A high school principal in Oregon is warning students and families about an e-cigarette that's now popular with a lot of teens called "Juul."
The small vaping devices are becoming a big problem all across the country, and at Sunset High School in Beaverton, parents received an email just this week about what's known as "Juuling."
Principal John Huelskamp wrote in the email, in part, "Juuls are the newest form of vaping and I believe are targeted directly at teens (especially girls). We are seeing them at an increasing rate here at Sunset and they are simple to convert to marijuana oil (THC)."
He went on to say, "Be it the nicotine intensity or the THC, the threat is real and growing."
Huelskamp also included a link to a Boston Globe article about Juuling. The article explains how the specific Juul e-cigarette is sleek, tiny, and has been mistaken for a thumb drive.
FOX 12 spoke with some Sunset High School students who said they are aware of Juuling happening on campus.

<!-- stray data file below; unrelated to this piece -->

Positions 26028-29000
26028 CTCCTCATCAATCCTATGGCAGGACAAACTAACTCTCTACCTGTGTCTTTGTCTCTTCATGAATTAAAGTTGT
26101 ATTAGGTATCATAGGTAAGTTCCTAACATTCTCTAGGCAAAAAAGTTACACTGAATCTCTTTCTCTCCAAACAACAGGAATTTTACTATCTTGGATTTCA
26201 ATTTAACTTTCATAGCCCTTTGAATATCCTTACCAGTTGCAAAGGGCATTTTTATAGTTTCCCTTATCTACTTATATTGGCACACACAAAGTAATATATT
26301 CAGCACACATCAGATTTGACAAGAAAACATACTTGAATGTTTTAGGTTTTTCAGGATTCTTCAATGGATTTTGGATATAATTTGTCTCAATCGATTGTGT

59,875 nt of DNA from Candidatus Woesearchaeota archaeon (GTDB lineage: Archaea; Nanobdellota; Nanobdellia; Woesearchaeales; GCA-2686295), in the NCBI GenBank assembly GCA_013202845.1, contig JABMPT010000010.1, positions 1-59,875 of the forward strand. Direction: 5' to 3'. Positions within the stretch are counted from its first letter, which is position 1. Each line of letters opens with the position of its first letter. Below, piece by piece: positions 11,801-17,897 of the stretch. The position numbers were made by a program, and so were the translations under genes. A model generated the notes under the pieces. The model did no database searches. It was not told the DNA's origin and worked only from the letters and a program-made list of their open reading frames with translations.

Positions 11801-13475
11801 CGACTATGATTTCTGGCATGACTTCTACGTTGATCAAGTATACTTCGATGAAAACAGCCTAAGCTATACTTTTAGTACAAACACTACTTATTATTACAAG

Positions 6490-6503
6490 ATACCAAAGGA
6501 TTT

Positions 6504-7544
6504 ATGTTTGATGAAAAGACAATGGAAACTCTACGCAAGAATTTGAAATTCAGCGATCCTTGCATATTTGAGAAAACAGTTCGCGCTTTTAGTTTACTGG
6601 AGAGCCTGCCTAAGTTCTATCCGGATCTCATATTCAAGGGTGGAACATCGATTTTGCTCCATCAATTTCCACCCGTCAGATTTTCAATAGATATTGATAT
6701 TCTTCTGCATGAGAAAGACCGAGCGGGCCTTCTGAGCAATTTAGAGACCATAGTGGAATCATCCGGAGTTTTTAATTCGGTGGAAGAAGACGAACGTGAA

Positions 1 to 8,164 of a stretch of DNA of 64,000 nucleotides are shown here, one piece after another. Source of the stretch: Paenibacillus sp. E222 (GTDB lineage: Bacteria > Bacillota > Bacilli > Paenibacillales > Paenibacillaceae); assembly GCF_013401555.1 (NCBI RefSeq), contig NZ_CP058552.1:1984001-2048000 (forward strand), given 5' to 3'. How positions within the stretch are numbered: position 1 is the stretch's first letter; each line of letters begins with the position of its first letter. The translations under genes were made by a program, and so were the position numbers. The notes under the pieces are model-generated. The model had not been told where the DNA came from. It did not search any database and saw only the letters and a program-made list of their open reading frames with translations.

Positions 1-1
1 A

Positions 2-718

"I've been hearing that people are bringing them to school and that it's been a pretty big issue in the bathrooms. I don't know, I feel people are getting really distracted by it," said Sunset High School student Lauren Filer.
In light of the trend and school officials concerns, those students say they've noticed, for example, the entrance doors to the bathrooms used to be closed, but now, they're usually kept open.
They've also seen teachers occasionally standing watch near bathrooms.
"Sometimes you see teachers by the bathrooms, just watching," said Sunset High School student Jillian Jang. "Because teachers have been outside the bathrooms before and caught kids, and they get sent to the principal's office."
Something that makes it challenging for school officials to catch a student using the Juul - it has pods or cartridges with faint, fruity, or sweet flavors.
One student says she first heard others talking about the Juuling trend last year and thinks it became more popular because of social media.
With this weeks email to Sunset High School families, Huelskamp said it was an effort to "make sure all families are aware" of the growing threat that has been "preying on our students."